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| Commissions |
| Events |
Commissions

| hatfields | armstong/tippett | kalogera | keszler | o'brien | mann |
| marsh | gache | deck | traub | miharbi/priestley |
We Ping Good Things to Life Logo We Ping Good Things To Life: An Interactive Networked Installation in 5 Acts
by Ephraim & Sadie Hatfield
with funds from the Jerome Foundation

We Ping Good Things To Life is an ever evolving and expanding interactive networked installation that brings together elements of Toy Theater, Vaudeville performance, Surrealism, and consumer culture. Users can activate dozens of store-bought, found, and donated objects to create a unique performance, alone or with others, via the live streaming video feed. Inspired by the work of friend and artist Jarvis Rockwell, Act 1: Remember When We Used to Have Fun? explores the hidden lives of toys. New acts exploring assemblage, puppetry, and animatronics through themes of patriotism, cabaret, and the circus sideshow will be introduced every three weeks through June 4, 2012. [Needs patience]
Space Video Logo Space Video
by Kate Armstrong & Michael Tippett, with sound by Thomas Aston
with funds from the National Endowment for the Arts

Space Video addresses ideas of exploration in relation to inner and outer space. Having noticed that there are shared aesthetic qualities of video imagery that accompany disparate cultural and scientific phenomena including guided meditation, hypnosis, undersea and space exploration by NASA, motivational speaking, powerpoint backgrounds, science fiction, psychedelic drug culture, electronic music, popular spirituality, and computer effects, we have built a generative system that mixes an original non-linear narrative with YouTube videos on these subjects as they are uploaded in real time. These videos often attempt to portray what are ultimately non-visual spaces, producing images that are at once placeholders, images of the transcendental, trippy intergalactic stereotypes, and fields for persuasion. [Needs Speakers/Headphones]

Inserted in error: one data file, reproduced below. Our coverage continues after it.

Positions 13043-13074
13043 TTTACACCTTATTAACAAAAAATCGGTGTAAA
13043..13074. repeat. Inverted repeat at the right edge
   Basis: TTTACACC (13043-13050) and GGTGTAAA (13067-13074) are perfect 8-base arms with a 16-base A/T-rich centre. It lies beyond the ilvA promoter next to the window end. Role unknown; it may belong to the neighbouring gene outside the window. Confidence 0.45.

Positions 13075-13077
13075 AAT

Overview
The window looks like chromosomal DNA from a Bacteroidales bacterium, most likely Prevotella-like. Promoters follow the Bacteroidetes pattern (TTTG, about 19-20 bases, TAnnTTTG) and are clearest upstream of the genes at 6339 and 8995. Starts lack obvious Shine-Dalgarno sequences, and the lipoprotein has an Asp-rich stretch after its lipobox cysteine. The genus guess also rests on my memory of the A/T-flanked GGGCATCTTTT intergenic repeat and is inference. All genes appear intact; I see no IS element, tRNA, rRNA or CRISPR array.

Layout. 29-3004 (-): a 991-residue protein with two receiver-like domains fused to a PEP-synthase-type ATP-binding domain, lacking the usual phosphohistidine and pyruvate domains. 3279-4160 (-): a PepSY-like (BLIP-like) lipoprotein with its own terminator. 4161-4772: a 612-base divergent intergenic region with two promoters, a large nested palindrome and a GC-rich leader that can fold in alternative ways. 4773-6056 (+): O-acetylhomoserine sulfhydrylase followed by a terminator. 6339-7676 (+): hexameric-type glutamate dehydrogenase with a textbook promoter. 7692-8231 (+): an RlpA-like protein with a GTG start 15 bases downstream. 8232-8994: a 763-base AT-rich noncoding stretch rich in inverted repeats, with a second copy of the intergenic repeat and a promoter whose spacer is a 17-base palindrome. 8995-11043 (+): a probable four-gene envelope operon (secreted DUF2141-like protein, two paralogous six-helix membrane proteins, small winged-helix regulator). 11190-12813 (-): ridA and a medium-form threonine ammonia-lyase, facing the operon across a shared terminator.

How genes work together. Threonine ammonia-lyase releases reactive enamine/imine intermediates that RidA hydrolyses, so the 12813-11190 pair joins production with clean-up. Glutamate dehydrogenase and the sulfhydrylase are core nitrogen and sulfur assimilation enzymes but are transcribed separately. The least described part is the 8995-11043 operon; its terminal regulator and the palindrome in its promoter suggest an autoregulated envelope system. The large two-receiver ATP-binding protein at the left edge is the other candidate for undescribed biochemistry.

Searching for Michelle Logo Searching for Michelle/SFM
by Maja Kalogera
with funds from the National Endowment for the Arts

Searching for Michelle/SFM is a networked, non-linear narrative. It begins as a search for a lost painting, then loses itself and finds itself once more, exploring ideas drawn from interface design, new media theory and film noir along the way. [Best experienced in Opera and Firefox; also viewable in the newest versions of Safari, Chrome, and Internet Explorer. Needs Speakers/Headphones]
L-Carrier Logo L-Carrier
by Eli Keszler
with funds from the Jerome Foundation and the New York City Department of Cultural Affairs

From June 7-23, composer-percussionist Eli Keszler transformed Eyebeam Art & Technology Center's Project Space with L-Carrier, a large-scale, mechanical stringed instrument that immersed audiences in rich harmonies and sparse, multi-directional rhythms. Fluid, dynamic acoustic sounds pushed and pulled against the installation's sonic control. The website displayed the piece's evolving visual data score, and streamed real-time audio from the physical environment. When people went to the website, they activated invisible "targets" distributed around the visual field. As these "targets" intercepted with Eli's drawings the code that controlled the installation was altered which, in turn, changed the percussive patterns of the strings (at Eyebeam). [Needs Safari, Firefox or Chrome; and Speakers/Headphones]

Read a review >>
Memorial Project for Jobbers' Canyon Built with ConAgra Products Logo Memorial Project for Jobbers' Canyon Built with ConAgra Products
by Nicholas O'Brien
with funds from the National Endowment for the Arts

Memorial Project for Jobbers' Canyon Built with ConAgra Products pays homage to lost architectural treasures. In 1989 ConAgra, the second largest agricultural distributor in the United States, began building its new corporate headquarters in Omaha, Nebraska. In the process, twenty-four buildings over six city blocks were demolished. The district, known as Jobbers' Canyon, was listed in the National Registry of Historic Places and is considered the largest lost site on record. Using preserved records and architectural drawings O'Brien has 'rebuilt' ten of the buildings, substituting the original construction materials with products distributed by ConAgra. [Best viewed in Chrome, Firefox or Safari]

Read an interview >>
Public Works Logo Public Works
by Chris Mann
with funds from the New York City Department of Cultural Affairs

Either/Or performed the world premiere of Public Works at ISSUE Project Room on June 23, 2012.

For any standard instrumentation (string trio or quartet, wind quintet, whatever) playing standard repertoire. Having chosen a piece from repertoire, each player to play other than their usual instrument (first violin to play cello, for example), and play only those notes they deem necessary (because they give the player an opportunity to change their mind, because they make other notes possible, or for some other reason other than their mere existence). Once started, there should be no attempt to synchronise time.